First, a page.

Thousands of dead salmon discarded in Nanaimo River
Someone has dumped thousands of dead chum salmon in the Nanaimo River at the end of Raines Road in Cedar.
Many of the fish had been filleted and just the head and tail remain but the vast majority of the salmon seem to be intact.
Longtime Nanaimo sports fisherman Eric Barlow said looks can be deceiving.
"Look, the only reason to leave all the meat on them is to take the roe which can be sold for up to $6 to $8 a pound," he said.
This is not the first year Barlow has complained about the dumping of chum at this time of year.
"I've told fisheries officers about it and my friend recently reported it to fisheries but they don't seem to want to do anything about it."
He thinks the fact that the area at the end of Raines Road is on Snuneymuxw First Nation land forces Fisheries Canada officials to turn a blind eye to the dumping.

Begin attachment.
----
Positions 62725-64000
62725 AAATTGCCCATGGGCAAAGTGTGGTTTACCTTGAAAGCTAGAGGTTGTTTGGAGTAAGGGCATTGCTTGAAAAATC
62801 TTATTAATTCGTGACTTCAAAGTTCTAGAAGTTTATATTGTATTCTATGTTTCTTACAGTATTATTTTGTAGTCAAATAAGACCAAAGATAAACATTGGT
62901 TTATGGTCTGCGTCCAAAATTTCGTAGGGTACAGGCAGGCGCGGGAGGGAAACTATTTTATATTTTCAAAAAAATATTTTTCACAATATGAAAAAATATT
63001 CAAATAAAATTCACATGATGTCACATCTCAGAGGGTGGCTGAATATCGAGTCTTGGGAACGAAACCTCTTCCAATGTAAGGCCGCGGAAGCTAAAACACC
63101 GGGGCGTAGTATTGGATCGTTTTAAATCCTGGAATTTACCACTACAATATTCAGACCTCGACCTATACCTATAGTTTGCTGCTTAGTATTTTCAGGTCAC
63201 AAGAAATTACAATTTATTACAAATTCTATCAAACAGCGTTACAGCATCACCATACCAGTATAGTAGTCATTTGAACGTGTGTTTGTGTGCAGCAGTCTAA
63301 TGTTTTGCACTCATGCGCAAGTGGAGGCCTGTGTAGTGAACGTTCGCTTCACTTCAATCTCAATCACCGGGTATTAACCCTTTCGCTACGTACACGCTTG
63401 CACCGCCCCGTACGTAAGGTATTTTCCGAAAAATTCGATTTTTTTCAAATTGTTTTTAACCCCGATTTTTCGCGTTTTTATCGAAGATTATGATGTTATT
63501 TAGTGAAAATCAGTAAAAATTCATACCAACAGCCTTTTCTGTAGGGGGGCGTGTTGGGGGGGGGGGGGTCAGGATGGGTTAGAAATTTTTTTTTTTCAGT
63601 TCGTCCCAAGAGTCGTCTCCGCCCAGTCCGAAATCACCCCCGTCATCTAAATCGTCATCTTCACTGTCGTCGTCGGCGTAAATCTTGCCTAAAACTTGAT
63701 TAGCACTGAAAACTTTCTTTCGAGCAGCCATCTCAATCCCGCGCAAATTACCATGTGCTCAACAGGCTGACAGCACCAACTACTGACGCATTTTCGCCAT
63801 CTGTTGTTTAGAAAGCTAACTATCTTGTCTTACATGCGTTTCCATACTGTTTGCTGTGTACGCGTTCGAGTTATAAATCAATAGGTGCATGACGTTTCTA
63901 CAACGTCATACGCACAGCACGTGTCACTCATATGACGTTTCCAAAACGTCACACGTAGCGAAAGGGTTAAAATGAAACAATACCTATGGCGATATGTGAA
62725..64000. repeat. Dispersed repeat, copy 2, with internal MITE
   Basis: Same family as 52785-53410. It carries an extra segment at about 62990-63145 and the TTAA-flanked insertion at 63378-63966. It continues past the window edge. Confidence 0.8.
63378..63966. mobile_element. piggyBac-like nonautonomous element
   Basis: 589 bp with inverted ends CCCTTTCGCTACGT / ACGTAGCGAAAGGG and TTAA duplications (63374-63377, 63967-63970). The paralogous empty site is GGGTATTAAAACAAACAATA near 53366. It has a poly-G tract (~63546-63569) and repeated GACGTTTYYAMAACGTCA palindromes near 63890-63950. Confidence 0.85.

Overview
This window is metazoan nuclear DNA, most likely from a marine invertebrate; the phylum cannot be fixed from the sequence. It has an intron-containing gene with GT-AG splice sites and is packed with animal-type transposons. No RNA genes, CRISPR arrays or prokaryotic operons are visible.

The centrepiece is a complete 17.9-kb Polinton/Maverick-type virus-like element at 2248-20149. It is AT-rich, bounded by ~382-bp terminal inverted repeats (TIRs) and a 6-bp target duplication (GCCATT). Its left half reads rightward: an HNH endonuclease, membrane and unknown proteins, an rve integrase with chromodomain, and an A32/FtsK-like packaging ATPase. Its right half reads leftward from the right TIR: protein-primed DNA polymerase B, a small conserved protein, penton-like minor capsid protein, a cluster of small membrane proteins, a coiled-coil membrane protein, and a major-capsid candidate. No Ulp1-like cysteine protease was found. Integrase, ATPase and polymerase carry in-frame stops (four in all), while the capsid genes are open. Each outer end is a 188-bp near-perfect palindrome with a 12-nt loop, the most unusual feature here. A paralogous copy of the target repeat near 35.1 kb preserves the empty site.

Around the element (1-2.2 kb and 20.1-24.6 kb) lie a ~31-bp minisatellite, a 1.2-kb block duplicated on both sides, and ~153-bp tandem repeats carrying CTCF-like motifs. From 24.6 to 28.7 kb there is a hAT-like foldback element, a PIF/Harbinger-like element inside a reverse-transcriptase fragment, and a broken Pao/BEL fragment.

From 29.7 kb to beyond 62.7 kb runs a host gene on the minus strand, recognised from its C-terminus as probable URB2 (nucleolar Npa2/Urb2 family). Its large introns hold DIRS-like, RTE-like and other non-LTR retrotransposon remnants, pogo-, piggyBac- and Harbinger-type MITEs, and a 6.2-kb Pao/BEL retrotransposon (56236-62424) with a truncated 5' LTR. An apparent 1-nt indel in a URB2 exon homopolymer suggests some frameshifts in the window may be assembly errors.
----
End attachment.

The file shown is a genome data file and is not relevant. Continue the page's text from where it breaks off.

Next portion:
"This has been a dumping ground for one heck of a long time and it's a waste of food, as far as I'm concerned."
Fisheries officer Tom Pawloski doesn't agree. He said many of the chum salmon have spawned, died and floated back down to the bend in the river at the end of Raines Road.
Pawloski did say that it's obvious that some of the fish had been dumped.
"You can tell because they have been filleted," he said.
Pawloski said fisheries officers patrol that part of the river and he's under no illusion that fish aren't being dumped there because of some other carcasses that are in the same portion of the river.
Pawloski said a deer carcass and elk carcass are also in the river at the same location.
"The Nanaimo (Snuneymuxw) First Nation traditionally use this as a fishing area but they are opposed to wasting fish just as much as we are," said Pawloski.
After the fish have spawned the meat is no good for eating, he said.
So the person who dumped the fish there did not violate any fisheries regulation, said Brenda Spence of Fisheries Canada.
"You can't dump or waste edible portions of fish" but once they have become inedible, the rules aren't as definitive," she said.
Barlow said he's convinced the fish, which have been rotting on the side of the river for a number of days, were used to gather the lucrative roe.
"It's just not right to see this kind of waste," he said.